Yesterday. the container ship MV Mozart, flying the Liberian flag and belonging to a Turkish shipowner, was attacked off the coast of Nigeria (100 nautical miles from Sao Tome) while, having left Lagos, she had just sailed for Cape Town, South Africa.
Of the 19 crew members, an Azerbaijani sailor was killed by pirates, another 15 were kidnapped. The ship, with only three men on board, then moved to Port-Gentil, Gabon.
"We have established the necessary contacts with all interested countries for the release of our fellow citizens", Mevlut Cavusoglu, Minister of Foreign Affairs, declared shortly after. “The bandits, the pirates who kidnapped our fellow citizens have not yet contacted us. These kidnappers at some point establish contact to convey their requests ", he added.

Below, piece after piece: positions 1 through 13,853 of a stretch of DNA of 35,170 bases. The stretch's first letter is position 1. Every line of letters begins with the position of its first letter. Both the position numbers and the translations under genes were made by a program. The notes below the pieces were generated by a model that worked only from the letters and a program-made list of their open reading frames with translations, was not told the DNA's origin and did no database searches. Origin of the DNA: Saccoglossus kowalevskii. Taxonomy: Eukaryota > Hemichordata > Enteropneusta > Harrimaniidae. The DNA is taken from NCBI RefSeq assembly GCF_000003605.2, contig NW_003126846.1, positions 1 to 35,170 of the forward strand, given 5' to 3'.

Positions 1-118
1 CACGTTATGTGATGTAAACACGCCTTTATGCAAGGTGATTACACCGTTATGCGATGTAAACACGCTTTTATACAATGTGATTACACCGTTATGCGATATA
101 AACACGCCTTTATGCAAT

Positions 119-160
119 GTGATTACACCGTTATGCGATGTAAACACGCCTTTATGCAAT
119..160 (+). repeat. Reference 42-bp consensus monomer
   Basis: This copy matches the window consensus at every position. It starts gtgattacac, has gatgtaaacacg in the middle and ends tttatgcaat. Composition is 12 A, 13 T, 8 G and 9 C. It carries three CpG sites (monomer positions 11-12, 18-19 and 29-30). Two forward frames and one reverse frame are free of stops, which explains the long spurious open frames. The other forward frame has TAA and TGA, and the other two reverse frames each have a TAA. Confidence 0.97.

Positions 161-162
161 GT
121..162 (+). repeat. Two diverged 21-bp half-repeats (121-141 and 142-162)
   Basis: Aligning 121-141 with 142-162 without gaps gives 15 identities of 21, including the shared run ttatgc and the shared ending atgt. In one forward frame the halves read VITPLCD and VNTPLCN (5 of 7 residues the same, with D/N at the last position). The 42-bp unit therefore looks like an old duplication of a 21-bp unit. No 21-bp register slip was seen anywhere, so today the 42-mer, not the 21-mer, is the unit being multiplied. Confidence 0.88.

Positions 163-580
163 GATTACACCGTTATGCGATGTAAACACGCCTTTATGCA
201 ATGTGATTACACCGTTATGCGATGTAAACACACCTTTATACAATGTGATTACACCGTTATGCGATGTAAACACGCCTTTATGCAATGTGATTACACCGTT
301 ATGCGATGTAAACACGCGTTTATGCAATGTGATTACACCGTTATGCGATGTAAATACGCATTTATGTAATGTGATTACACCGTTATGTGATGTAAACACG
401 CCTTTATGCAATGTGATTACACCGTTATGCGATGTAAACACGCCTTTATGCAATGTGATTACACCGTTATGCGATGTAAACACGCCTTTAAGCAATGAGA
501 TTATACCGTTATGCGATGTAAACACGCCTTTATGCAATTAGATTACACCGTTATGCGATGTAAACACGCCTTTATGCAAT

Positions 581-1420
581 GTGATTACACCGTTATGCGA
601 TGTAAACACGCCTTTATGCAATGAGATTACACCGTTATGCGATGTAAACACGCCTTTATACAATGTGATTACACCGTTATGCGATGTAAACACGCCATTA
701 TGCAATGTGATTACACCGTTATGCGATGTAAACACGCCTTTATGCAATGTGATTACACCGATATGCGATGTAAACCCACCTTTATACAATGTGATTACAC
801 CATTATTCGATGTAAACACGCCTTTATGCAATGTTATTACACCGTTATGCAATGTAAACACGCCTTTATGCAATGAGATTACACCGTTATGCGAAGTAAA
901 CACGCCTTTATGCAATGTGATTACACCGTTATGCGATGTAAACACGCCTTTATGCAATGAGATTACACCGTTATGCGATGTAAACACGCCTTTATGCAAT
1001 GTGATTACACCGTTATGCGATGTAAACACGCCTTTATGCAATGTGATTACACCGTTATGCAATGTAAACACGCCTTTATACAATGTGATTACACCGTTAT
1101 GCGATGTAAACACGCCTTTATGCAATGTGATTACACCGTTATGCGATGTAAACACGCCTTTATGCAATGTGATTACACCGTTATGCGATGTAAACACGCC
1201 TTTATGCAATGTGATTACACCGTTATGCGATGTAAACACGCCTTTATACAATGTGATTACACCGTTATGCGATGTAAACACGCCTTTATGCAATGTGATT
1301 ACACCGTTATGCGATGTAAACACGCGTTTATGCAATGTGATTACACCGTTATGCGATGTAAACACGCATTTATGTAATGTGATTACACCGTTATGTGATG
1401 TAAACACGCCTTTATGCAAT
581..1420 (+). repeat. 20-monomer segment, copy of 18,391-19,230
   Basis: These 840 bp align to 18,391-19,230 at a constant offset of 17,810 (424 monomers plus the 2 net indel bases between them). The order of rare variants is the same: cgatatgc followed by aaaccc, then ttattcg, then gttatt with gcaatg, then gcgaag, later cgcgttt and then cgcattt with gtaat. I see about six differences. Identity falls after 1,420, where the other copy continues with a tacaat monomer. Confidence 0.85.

For his part, Turkish President Recep Tayyip Erdoğan (photo) said he was "following the story closely".
According to details that remain to be confirmed, the pirates used explosives to force the merchant's "citadel", that is the safe place where the crew must take refuge in the event of an attack.
The killing of a sailor and the fact that the pirates have resorted to explosive charges indicate that a qualitative leap is taking place in the boarding of merchant ships transiting the Gulf of Guinea.
The increase in kidnappings shows the strengthening of the capabilities of the Gulf of Guinea pirates, with more and more attacks further away from the coast. The reason is that this type of business is more profitable than attacks on oil tankers.
This phenomenon is progressing at a worrying rate, forcing coastal countries to increase patrolling activities.
Photo: presidency of the republic of Turkey